I was in a similar situation: I moved several hundred miles, I found I would take a serious loss if I tried to sell the house, and so I decided to rent it out.
I discovered that there are large risks and additional expenses.
Anything that goes wrong in the house, you have to fix. As you won't be living in the area, you'll have to pay someone to fix it. There are many minor repairs that if you were living in the house, you might do yourself at minimal cost. But a renter isn't going to do that, so you have to pay a professional.
I had one time a tenant complained that the water heater wasn't working. I had to call a plumber. He discovered that the knob on the water heater was set to "low". He turned it up to "normal". Problem solved. Bill: $200. I don't really fault the plumber. He had to drive all the way to the house, see the problem, turn the knob, wait around to make sure that solved the problem, then drive back to his office. I had many such trivial problems that cost me significant money.
Are you confident you will have a renter 100% of the time? When someone moves out, it can take months to get another tenant.
And then there are bad tenants.
I had one tenant who did $10,000 in damage to the property. After they left, I found trash all over the house a foot deep. Everything from paper to rotting food. One bedroom had feces smeared on the walls. Almost every light fixture in the house was broken. I had to do major clean-up, re-carpet the entire house, and hosts of other repairs.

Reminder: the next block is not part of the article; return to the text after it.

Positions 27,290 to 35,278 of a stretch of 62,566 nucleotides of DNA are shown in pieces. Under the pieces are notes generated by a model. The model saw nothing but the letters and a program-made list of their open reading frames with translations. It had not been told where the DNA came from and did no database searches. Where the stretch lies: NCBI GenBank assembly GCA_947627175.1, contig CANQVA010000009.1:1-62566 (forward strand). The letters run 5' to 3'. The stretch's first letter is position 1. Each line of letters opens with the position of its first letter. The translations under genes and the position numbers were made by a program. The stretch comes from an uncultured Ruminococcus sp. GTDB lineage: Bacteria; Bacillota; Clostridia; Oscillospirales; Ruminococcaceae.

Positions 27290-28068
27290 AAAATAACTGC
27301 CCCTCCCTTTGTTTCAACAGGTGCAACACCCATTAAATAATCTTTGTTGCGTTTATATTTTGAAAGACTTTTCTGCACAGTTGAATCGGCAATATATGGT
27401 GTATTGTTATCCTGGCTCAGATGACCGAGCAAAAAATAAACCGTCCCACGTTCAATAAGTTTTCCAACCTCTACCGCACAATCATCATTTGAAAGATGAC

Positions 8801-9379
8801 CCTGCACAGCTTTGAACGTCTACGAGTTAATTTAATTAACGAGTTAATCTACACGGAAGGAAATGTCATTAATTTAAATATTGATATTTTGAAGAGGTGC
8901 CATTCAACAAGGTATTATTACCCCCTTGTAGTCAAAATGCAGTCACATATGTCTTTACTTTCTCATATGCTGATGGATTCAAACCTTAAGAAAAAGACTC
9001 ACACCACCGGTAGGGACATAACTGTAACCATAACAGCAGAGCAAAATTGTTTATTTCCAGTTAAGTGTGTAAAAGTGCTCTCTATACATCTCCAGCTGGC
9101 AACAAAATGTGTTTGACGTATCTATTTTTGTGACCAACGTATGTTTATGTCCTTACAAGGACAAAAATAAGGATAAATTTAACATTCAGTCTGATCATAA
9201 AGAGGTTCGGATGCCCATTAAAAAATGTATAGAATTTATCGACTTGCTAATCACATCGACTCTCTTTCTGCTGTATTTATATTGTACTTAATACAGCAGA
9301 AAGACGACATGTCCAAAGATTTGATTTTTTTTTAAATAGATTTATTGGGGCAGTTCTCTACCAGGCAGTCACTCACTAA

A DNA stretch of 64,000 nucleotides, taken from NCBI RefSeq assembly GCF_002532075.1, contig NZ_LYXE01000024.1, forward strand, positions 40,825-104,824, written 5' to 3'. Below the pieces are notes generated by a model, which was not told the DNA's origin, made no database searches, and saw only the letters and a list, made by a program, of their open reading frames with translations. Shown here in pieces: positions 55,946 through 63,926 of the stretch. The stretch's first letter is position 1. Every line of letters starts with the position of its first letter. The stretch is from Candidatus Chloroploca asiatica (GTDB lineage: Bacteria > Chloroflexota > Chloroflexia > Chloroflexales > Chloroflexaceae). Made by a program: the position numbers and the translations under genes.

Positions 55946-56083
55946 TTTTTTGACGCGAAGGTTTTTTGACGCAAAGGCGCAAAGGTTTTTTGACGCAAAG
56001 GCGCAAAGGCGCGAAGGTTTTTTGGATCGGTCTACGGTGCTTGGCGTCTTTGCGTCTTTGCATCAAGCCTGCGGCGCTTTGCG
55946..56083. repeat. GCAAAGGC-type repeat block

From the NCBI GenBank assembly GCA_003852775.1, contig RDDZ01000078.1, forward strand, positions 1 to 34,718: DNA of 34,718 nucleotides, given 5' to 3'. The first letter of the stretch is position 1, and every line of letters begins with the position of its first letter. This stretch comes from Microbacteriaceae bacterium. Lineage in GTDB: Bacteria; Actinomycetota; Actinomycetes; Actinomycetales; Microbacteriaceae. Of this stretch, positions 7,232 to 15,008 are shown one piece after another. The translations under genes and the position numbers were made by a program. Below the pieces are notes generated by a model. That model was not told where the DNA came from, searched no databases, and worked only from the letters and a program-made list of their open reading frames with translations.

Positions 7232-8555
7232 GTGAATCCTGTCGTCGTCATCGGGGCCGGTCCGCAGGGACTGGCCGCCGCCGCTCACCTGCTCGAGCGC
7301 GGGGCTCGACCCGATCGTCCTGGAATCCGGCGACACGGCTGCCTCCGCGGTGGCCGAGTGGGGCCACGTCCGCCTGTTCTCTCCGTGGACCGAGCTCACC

In my area, you can theoretically evict a tenant with 3 days notice. But in practice they just don't leave. So then you have to take them to court. The court will schedule a date a month or two away. Both times I evicted someone, they didn't show up for the hearing and the court promptly gave me a default judgement in my favor. Great. Now I have a piece of paper saying they have to leave. They still don't leave. So now I have to get the police to throw them out. That takes another month or two. In the time from when I tell them to move out to when the police actually throw them out, they are, of course, not going to pay the rent. Plus I had to pay a lawyer. They may be angry at you for ordering them out and deliberately vandalize the property. One evicted tenant stole appliances. Yes, I sued them and won. But they simply didn't pay and disappeared. Now what? I could hire private detectives to track them down, but that would cost more money with no guarantee of success.
My point is not that owning a rental property is always a bad idea. Obviously some people make a lot of money at it. My point is that it is not guaranteed free money. There are many expenses and many risks. If you want to get into the business of being a landlord, if you know how to manage properties or are prepared to learn, great, might be a good business. But to try to do it on the side while working some other full time job? I'd discourage that. Or at least caution you to investigate thoroughly and make sure you know what you're getting into.